A Bright Idea for Measuring Economic Growth
AbstractThe quantity of human-generated light visible from outer space reflects variation in both population density and income per capita. In this paper we explore the usefulness of the change in visible light as a measure of GDP growth. We discuss the data, and then present a statistical framework that uses lights growth to augment existing income growth measures, assuming that measurement errors in the two series are uncorrelated. For some countries with very poor income measurement, we significantly revise estimates of growth. Our technique also produces growth estimates for cities or regions where no other data are available.
Download InfoIf you experience problems downloading a file, check if you have the proper application to view it first. In case of further problems read the IDEAS help page. Note that these files are not on the IDEAS site. Please be patient as the files may be large.
As the access to this document is restricted, you may want to look for a different version under "Related research" (further below) or search for a different version of it.
Bibliographic InfoArticle provided by American Economic Association in its journal American Economic Review.
Volume (Year): 101 (2011)
Issue (Month): 3 (May)
You can help add them by filling out this form.
CitEc Project, subscribe to its RSS feed for this item.
- Régis Chenavaz & Octavio Escobar, 2012. "Effective area as a measure of land factor," Economics Bulletin, AccessEcon, vol. 32(3), pages 1962-1969.
- Storeygard, Adam, 2013. "Farther on down the road : transport costs, trade and urban growth in Sub-Saharan Africa," Policy Research Working Paper Series 6444, The World Bank.
- Mellander, Charlotta & Stolarick, Kevin & Matheson, Zara & Lobo, José, 2013. "Night-Time Light Data: A Good Proxy Measure for Economic Activity?," Working Paper Series in Economics and Institutions of Innovation 315, Royal Institute of Technology, CESIS - Centre of Excellence for Science and Innovation Studies.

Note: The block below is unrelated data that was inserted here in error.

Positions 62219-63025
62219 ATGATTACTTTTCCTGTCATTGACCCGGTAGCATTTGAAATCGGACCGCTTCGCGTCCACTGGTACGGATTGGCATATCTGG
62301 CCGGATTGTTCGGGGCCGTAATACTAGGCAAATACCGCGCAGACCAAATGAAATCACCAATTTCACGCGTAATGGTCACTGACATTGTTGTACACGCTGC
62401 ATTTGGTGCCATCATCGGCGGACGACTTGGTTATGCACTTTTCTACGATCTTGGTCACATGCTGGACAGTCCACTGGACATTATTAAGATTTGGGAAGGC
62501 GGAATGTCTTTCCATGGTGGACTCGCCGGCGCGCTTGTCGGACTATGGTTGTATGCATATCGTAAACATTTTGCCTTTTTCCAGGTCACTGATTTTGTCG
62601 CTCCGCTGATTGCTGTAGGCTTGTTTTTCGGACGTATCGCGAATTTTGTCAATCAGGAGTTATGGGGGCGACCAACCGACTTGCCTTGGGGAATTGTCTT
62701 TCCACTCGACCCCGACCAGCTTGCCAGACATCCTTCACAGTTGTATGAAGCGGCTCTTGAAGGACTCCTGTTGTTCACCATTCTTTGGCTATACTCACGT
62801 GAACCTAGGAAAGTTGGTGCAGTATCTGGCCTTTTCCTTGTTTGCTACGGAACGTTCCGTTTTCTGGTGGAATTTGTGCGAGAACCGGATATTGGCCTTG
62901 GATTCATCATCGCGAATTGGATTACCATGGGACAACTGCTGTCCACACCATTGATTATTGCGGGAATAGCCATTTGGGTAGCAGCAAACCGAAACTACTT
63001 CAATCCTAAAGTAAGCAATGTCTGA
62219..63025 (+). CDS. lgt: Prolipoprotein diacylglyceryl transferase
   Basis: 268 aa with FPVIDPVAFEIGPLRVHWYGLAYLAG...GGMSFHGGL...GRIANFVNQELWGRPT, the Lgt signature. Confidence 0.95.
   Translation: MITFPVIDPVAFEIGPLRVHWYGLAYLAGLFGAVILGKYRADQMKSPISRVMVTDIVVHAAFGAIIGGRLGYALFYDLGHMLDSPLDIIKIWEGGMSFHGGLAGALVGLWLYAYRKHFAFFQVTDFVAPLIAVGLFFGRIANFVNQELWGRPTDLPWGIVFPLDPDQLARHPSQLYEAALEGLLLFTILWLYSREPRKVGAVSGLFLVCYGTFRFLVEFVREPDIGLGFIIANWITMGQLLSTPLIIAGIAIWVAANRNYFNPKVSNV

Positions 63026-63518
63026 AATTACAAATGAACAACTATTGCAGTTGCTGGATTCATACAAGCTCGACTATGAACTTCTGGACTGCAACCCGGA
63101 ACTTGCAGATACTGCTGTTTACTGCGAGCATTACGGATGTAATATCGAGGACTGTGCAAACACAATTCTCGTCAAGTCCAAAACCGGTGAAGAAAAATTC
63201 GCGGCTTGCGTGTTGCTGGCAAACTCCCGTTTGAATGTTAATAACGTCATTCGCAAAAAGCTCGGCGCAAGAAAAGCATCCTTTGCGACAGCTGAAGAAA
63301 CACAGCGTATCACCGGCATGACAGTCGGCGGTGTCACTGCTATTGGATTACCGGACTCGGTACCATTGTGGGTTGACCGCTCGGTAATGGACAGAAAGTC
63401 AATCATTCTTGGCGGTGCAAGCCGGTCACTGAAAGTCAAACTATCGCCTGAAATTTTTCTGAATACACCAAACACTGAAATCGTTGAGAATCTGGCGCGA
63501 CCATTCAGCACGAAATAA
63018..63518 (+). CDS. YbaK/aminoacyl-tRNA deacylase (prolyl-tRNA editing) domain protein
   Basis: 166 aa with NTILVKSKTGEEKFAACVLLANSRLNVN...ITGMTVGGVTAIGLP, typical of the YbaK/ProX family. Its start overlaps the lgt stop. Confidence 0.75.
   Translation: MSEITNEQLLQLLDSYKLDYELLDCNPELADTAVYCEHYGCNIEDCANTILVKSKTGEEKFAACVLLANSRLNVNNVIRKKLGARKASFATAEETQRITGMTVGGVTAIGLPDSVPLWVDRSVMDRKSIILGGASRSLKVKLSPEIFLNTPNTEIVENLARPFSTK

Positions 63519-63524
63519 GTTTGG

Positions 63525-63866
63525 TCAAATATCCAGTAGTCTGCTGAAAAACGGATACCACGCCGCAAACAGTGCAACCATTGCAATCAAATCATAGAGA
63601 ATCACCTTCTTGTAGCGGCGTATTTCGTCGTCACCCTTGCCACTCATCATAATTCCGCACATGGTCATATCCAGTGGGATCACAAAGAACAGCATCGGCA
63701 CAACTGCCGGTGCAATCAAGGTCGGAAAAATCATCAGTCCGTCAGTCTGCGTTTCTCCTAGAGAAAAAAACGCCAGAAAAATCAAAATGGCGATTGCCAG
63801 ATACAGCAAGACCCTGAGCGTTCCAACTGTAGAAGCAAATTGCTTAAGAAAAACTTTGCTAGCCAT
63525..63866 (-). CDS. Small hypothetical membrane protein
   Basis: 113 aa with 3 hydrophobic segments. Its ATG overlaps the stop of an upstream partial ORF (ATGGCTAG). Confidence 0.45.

For technical questions regarding this item, or to correct its authors, title, abstract, bibliographic or download information, contact: (Jane Voros) or (Michael P. Albert).
If you have authored this item and are not yet registered with RePEc, we encourage you to do it here. This allows to link your profile to this item. It also allows you to accept potential citations to this item that we are uncertain about.
If references are entirely missing, you can add them using this form.
If the full references list an item that is present in RePEc, but the system did not link to it, you can help with this form.
If you know of missing items citing this one, you can help us creating those links by adding the relevant references in the same way as above, for each refering item. If you are a registered author of this item, you may also want to check the "citations" tab in your profile, as there may be some citations waiting for confirmation.
Please note that corrections may take a couple of weeks to filter through the various RePEc services.